Colin McCarthy has been a person with a disability since he was fourteen and discovered he had Ewing’s sarcoma, a rare type of cancer, predominantly diagnosed in children. To save his life, his leg was amputated at the hip. Since then, he has been working to make the world as accessible as possible for all.
“If I wasn’t trying to break down barriers, I wouldn’t be able to leave the house,” Colin said.
Colin has been an accessibility consultant since 2009 when he founded his company, Canadian Accessibility Consultants. Using his experience of owning a small business and, later, designing corporate development programs for a GTA College, Colin works with his team to help businesses understand the importance of developing accessible spaces and all the benefits that come from thinking about accessibility first.
Growing Business Through RHFAC Training
Colin learned about Rick Hansen Foundation Accessibility CertificationTM (RHFAC) Training from a radio ad in Toronto. After repeatedly being asked about the course by his clients, he decided to investigate further, ultimately enrolling in the course through George Brown College in Toronto.
“I realized that the program has so much depth and while it’s something I’ve been doing, it’s an incredible course that should be thought about not only across the country, but the world,” he explained.
RHFAC Training teaches individuals how to use the RHFAC methodology to rate buildings on their level of meaningful access and identifies areas for possible improvement. Upon successful completion and passing the subsequent RHFAC Professional exam, individuals will obtain their RHFAC Professional designation, qualifying them to conduct RHFAC ratings for existing buildings and pre-construction plans. The training course provides an understanding of how to interpret accessibility in the built environment.
“The course brings a level of credibility to the work. It’s a name people recognize,” he said.
Colin is also a part of the RHFAC technical subcommittee which is responsible for updating and evolving the certification program. An updated RHFAC rating survey is released every three years so we can incorporate innovations in accessible design, the data we receive from the industry, and changes to best-in-class standards and research to ensure the program stays on the forefront of innovation He brings his lived experience to help develop the newest version and is helping to create spaces that are as accessible as possible for all.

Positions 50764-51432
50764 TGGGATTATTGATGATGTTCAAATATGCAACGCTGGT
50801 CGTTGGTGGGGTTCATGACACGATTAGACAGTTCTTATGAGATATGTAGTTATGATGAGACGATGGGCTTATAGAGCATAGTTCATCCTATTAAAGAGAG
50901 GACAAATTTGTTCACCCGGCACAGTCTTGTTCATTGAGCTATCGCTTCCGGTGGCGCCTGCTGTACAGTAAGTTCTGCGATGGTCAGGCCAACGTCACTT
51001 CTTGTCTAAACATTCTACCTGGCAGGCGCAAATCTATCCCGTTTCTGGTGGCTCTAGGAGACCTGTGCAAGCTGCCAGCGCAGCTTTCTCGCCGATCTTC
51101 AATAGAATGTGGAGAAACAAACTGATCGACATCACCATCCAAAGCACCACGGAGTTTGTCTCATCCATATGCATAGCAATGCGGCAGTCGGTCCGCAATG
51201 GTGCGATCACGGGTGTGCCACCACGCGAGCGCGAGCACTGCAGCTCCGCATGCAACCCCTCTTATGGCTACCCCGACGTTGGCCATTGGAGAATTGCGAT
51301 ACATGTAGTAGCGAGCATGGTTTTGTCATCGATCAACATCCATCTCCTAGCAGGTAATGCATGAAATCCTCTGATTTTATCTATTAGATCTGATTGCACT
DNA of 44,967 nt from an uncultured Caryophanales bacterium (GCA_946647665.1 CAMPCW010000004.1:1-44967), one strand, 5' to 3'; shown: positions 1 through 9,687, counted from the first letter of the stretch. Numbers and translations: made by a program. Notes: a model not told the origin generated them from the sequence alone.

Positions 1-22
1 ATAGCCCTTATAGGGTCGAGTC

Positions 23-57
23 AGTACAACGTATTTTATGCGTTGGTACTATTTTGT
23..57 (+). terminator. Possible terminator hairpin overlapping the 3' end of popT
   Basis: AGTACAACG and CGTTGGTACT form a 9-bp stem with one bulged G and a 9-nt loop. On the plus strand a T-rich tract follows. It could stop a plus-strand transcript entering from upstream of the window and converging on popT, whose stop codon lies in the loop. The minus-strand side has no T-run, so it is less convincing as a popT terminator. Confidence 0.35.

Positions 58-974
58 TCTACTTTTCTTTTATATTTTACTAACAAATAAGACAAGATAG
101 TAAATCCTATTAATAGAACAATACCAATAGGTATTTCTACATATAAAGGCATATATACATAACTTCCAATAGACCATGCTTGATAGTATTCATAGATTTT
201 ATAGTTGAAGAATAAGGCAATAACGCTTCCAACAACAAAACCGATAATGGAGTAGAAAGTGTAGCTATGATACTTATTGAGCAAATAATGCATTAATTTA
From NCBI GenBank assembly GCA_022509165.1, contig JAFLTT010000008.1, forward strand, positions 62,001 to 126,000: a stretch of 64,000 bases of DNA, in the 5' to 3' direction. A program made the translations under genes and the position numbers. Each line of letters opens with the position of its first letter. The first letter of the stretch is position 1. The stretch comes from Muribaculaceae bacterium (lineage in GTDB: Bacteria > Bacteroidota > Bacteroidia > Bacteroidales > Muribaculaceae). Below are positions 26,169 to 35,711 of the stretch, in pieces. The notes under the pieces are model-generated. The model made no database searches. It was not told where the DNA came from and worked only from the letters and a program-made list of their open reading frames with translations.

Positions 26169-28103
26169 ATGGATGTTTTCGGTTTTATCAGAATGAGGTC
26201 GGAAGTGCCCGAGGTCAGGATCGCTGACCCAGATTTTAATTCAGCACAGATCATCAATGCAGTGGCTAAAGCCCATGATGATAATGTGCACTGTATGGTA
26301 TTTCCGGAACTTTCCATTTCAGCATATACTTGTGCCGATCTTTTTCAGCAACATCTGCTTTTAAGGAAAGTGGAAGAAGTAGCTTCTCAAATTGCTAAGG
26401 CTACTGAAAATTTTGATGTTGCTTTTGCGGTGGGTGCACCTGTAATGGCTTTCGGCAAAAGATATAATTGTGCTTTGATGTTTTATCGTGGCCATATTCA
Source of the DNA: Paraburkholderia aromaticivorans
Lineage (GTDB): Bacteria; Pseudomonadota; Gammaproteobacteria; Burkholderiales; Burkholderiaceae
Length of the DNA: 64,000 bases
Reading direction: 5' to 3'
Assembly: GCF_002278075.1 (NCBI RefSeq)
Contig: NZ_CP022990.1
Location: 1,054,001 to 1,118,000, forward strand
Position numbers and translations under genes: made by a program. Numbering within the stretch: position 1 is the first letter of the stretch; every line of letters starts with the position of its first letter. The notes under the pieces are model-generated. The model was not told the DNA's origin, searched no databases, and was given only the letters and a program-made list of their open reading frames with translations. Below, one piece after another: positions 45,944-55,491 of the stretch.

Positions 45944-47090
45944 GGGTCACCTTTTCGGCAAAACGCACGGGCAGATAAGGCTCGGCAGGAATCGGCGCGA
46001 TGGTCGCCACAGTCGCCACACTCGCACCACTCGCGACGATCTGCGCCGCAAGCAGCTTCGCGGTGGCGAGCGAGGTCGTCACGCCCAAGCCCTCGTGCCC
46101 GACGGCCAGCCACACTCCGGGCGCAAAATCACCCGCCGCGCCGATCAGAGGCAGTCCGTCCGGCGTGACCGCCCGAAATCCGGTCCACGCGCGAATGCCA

Opening Up the Marketplace
Part of what drives Colin is being able to show businesses that accessibility does not cost a lot. He explained that often, small businesses fear government mandates such as Accessibility for Ontarians with Disabilities Act (AODA) or the Accessible Canada Act, because to comply they think it’s going to cost a lot of money and hurt their business – but this couldn’t be further from the truth.
“I bring life experiences as a person with a disability, and I bring experience developing programs, and I know what it’s like to work in a small business,” Colin explained. “I can show them how to use accessibility and open up a marketplace and edge out their competition.”
Not only does Colin value showing the benefits of accessibility to his clients, but he works internally to provide opportunities for people with disabilities.
“Everyone I work with [at Canadian Accessibility Consultants] has a disability. If I can help provide jobs for people with disabilities, that’s amazing and they can use their lived experience to help our clients,” he noted. “We can find solutions that people without a disability don’t think about.”